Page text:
San Antonio hospital leader weighs in on new CDC recommendations for shorter COVID-19 isolation time

Based on the rate of transmission of COVID-19 within the first five days of infection, Dr. Bryan Alsip, University Health’s chief medical officer, said he is “pretty comfortable” with the new recommendations by the Centers for Disease Control and Prevention.

Based on the data the CDC is seeing, Alsip said they are “good recommendations,” such as cutting the COVID-19 isolation time in half to five days for anyone who is asymptomatic.

Since it’s possible for someone to still be contagious beyond those five days, Alsip said the CDC recommends mask-wearing for another 10 days.

Alsip said he’s also eager to see the viral cultures in the laboratory.

“That would be more reassuring because we would know exactly whether something can replicate and transmit after five days or not,” Alsip said.

He said he believes it would give people “a greater sense of comfort.”

According to the CDC, anyone testing positive should isolate for five days regardless of vaccination status. If there are no symptoms or if symptoms are gone, the CDC says there’s no longer a need to isolate, but you should wear a mask if you’re around others for at least five days. However, stay home if you have a fever.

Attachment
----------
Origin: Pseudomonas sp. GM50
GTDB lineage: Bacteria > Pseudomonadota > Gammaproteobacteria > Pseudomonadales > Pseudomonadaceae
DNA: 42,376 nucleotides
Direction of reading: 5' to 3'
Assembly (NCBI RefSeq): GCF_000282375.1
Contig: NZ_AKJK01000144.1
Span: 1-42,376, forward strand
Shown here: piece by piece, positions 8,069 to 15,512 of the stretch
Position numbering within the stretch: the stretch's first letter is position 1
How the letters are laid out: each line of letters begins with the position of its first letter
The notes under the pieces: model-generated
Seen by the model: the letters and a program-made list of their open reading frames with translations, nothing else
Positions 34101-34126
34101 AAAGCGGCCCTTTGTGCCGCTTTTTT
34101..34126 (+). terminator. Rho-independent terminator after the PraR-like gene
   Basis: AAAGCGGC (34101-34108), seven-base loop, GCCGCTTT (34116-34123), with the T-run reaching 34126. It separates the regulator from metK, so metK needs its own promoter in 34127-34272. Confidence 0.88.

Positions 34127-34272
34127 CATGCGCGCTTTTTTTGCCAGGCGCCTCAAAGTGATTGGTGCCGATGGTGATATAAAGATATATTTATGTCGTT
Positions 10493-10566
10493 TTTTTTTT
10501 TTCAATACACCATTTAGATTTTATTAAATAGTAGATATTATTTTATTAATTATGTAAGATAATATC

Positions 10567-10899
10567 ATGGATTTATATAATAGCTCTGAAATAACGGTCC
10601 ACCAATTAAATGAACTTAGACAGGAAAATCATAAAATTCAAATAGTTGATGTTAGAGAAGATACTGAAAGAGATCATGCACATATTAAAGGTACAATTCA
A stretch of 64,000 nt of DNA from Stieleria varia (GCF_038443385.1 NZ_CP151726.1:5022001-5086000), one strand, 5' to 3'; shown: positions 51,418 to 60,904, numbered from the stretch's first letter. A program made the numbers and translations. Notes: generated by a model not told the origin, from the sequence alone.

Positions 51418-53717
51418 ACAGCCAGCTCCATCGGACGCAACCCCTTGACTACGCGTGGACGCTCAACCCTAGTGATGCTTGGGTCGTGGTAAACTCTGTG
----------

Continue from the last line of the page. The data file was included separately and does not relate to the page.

The recommendations are the same for those who are not boosted or unvaccinated but test positive. Stay home for five days, then wear a mask for at least another five days. Those who cannot quarantine can wear a mask for 10 days and get tested on day five. If symptoms develop, stay home.

People who’ve been vaccinated and boosted within the past two to six months can wear a mask for 10 days, then get tested on day five. But again, if symptoms develop, stay home.

Alsip said he understands some may have difficulty understanding the need for the latest recommendations.

“I think it can be very confusing to the layperson as well as to those who work in health care,” Alsip said.

But like the pandemic itself, Alsip said the data changes, prompting different recommendations.

Resources from World Health Organization, Centers for Disease Control and Prevention, City of San Antonio